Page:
Shanty Town — Hobbs wrote about the “appalling story of destitution and undeserved poverty”

by Bruce Cherney (part 4)
In December 1884, Winnipeg Fire Chief William O. McRobie reported to city council that he abstained from enforcing the city bylaw compelling occupants of shanties to build brick chimneys. He said “if it is a hardship to evict them, it was equally a hardship to compel them to build chimneys, which in most cases would cost more than the shanties are worth; also that the danger of a fire spreading during the winter was much less.” 
In turn, the fire chief suggested that the city solicitor prepare a different bylaw to deal with the shanties, “as I consider there is a great danger from a conflagration in certain quarters of the city on account of the near proximity of the shanties to large buildings, lumber yards, etc., and the careless manner in which fire is kept in and around them.”
There seems to have been a measure of public sympathy for the poverty-stricken occupants of shanties. James Wilkinson of Fort Rouge wrote a letter asking city council to deal leniently “with these poor people and to take into consideration the scarcity of work, the poor wages and the difficulty men have in obtaining their money from the contractors” (July 29, 1884, Winnipeg Sun).
C.J. Bridges, the land commissioner of the HBC, appeared before city council in September 1884 demanding the removal of the shanties from the Hudson's Bay Company Flats (now The Forks). 
Another letter from the law firm  of Bain, Blanchard & Mulock threatened legal action if the city didn’t take steps to remove the shanties. The lawyers wrote that millions of board feet of lumber was endangered by the presence of nearby shanties.
On October 10, 1884, city council passed a regulation giving those who occupied shanties “located on streets, or other places where it was considered a nuisance” until May 1, 1885, to vacate. Council delayed the implementation of the bylaw as it didn’t want to evict the squatters during the depth of a harsh Manitoba winter. Council also felt the delay would allow shanty occupants sufficient time to find alternative accommodations.
The Winnipeg Sun reported on May 2, 1885, that the shanties covering “large portions of the Hudson’s Bay and Canadian Pacific Railway property, as well as Portage avenue, Notre Dame, Fonseca (in Point Douglas), and other streets” had yet to be removed.
“Yesterday was the day set for evicting the squatters, and the Hudson’s Bay Company had prepared to take prompt action. It was, however, delayed, because the city solicitor was not ready to take steps for the removal of the shanties as instructed by the council, and the squatters will have another week or so to get ready to leave, by which time the city and Hudson’s Bay Company will take concerted action.”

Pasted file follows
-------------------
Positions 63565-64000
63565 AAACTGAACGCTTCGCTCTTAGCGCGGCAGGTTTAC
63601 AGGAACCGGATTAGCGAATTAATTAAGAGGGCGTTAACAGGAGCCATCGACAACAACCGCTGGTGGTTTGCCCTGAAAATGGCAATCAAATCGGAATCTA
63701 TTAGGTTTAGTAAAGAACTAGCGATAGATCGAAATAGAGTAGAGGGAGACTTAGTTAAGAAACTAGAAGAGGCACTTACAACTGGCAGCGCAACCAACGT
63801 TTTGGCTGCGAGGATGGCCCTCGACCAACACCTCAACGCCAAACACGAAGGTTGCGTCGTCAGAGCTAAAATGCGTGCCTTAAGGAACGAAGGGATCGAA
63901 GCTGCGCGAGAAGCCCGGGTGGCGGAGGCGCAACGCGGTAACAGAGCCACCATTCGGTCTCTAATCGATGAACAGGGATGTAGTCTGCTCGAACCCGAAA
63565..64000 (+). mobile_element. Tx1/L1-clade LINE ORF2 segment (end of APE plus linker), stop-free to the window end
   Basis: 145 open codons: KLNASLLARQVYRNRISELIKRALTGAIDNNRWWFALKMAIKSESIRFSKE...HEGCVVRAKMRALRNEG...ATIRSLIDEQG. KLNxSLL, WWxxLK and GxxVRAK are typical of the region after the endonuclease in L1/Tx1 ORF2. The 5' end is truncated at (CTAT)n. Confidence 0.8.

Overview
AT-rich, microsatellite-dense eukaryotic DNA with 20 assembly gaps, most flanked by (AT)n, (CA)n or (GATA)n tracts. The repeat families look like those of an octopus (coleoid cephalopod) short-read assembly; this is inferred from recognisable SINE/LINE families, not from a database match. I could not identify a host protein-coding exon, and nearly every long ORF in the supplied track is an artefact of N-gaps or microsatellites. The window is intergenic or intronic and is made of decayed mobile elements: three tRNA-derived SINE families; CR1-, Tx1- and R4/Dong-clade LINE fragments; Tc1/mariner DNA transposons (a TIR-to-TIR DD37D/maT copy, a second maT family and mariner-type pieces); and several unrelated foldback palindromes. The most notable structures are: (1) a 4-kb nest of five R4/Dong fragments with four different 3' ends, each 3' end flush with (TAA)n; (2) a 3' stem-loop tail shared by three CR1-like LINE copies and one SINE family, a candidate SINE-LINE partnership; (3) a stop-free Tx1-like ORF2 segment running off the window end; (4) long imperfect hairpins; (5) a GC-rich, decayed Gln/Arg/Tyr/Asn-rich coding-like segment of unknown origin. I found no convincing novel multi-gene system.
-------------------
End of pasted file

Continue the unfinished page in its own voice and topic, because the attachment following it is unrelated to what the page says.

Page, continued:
The shanties were to be torn down, “as they are regarded as a disgrace and disfigurement to the city,” according to the Sun.
In late May 1885, the city street inspector notified all squatters that their shanties had to be removed. He told city aldermen that there was some grumbling, but most were prepared to comply, while those who refused were to have their premises torn down.
Several of the shanties belonged to volunteers serving with the Canadian Militia in the 1885 Northwest Rebellion led by Louis Riel. The aldermen informed the inspector no action was to be taken against these shanty dwellers until they returned to Winnipeg following their military service. 
By the end of 1885, the odd shanty still remained in the area of the HBC Flats, but their extinction was imminent. Starting in 1886, the rail yards of the Northern Pacific and Manitoba Railroad, the Canadian Northern, the Grand Trunk Pacific Railroad and the Canadian National Railway took over the Flats and largely eliminated the traces of the structures that had previously dotted the site. The Northern Pacific and Manitoba Railroad first built a temporary station on 20 acres of land the company owned at the Flats. In 1888, the Northern Pacific and Manitoba Railway (NP & MR) created a permanent station, offices, freight sheds, repair shops and an engine roundhouse, which formed the basis of the future Canadian National East Yards.
It took time for this redevelopment to overwhelm the location, so the HBC in April 1894 announced it was using a large portion of the Flats formerly occupied by squatters to build a regulation sports track and a “spacious”  grandstand. The short-lived facility was the last presence of the HBC on the land east of Main Street called the Flats.
On the other hand, the CPR Shanty Town had a much longer life span. Shanties were still being built well into the 20th century in the area that was then variously referred to as the “Foreign Quarter,” “CPR Town” or “New Jerusalem.” Thousands of working poor lived in the North End, who were primarily immigrants labouring in the massive CPR yards and shops and at other industries that sprung up in the shadow of the railway tracks such as the Ogilvie Flour Mills and Vulcan Iron and Engineering Works. 
James Shaver Woodsworth, the minister at the All People’s Mission on Maple Street and a future Labour and CCF MP, included in his book, Strangers Within Our Gates, or, Coming Canadians  (1909), a report by an unnamed city worker. The report contained information about the living conditions of immigrants in Winnipeg’s North End.